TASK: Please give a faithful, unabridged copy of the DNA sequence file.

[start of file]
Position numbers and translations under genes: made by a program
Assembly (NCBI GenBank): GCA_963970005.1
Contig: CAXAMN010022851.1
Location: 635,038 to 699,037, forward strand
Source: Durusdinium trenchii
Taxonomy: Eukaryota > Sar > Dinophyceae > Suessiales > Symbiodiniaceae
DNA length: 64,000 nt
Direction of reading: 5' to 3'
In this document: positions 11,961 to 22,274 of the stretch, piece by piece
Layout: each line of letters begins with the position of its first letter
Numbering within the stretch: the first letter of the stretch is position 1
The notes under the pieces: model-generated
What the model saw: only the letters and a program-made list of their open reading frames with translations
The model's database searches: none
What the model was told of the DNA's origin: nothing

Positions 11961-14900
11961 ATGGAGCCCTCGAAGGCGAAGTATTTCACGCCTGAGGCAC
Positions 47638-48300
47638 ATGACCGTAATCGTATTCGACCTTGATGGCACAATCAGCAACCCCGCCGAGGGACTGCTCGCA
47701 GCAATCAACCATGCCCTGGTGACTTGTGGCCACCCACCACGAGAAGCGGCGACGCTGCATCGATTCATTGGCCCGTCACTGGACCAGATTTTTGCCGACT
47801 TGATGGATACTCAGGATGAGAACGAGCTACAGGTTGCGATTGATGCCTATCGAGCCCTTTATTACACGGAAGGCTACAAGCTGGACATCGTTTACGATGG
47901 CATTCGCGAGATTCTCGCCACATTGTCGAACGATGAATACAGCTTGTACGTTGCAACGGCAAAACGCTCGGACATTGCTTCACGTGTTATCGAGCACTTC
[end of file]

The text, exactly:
Position numbers and translations under genes: made by a program
Assembly (NCBI GenBank): GCA_963970005.1
Contig: CAXAMN010022851.1
Location: 635,038 to 699,037, forward strand
Source: Durusdinium trenchii
Taxonomy: Eukaryota > Sar > Dinophyceae > Suessiales > Symbiodiniaceae
DNA length: 64,000 nt
Direction of reading: 5' to 3'
In this document: positions 11,961 to 22,274 of the stretch, piece by piece
Layout: each line of letters begins with the position of its first letter
Numbering within the stretch: the first letter of the stretch is position 1
The notes under the pieces: model-generated
What the model saw: only the letters and a program-made list of their open reading frames with translations
The model's database searches: none
What the model was told of the DNA's origin: nothing

Positions 11961-14900
11961 ATGGAGCCCTCGAAGGCGAAGTATTTCACGCCTGAGGCAC
Positions 47638-48300
47638 ATGACCGTAATCGTATTCGACCTTGATGGCACAATCAGCAACCCCGCCGAGGGACTGCTCGCA
47701 GCAATCAACCATGCCCTGGTGACTTGTGGCCACCCACCACGAGAAGCGGCGACGCTGCATCGATTCATTGGCCCGTCACTGGACCAGATTTTTGCCGACT
47801 TGATGGATACTCAGGATGAGAACGAGCTACAGGTTGCGATTGATGCCTATCGAGCCCTTTATTACACGGAAGGCTACAAGCTGGACATCGTTTACGATGG
47901 CATTCGCGAGATTCTCGCCACATTGTCGAACGATGAATACAGCTTGTACGTTGCAACGGCAAAACGCTCGGACATTGCTTCACGTGTTATCGAGCACTTC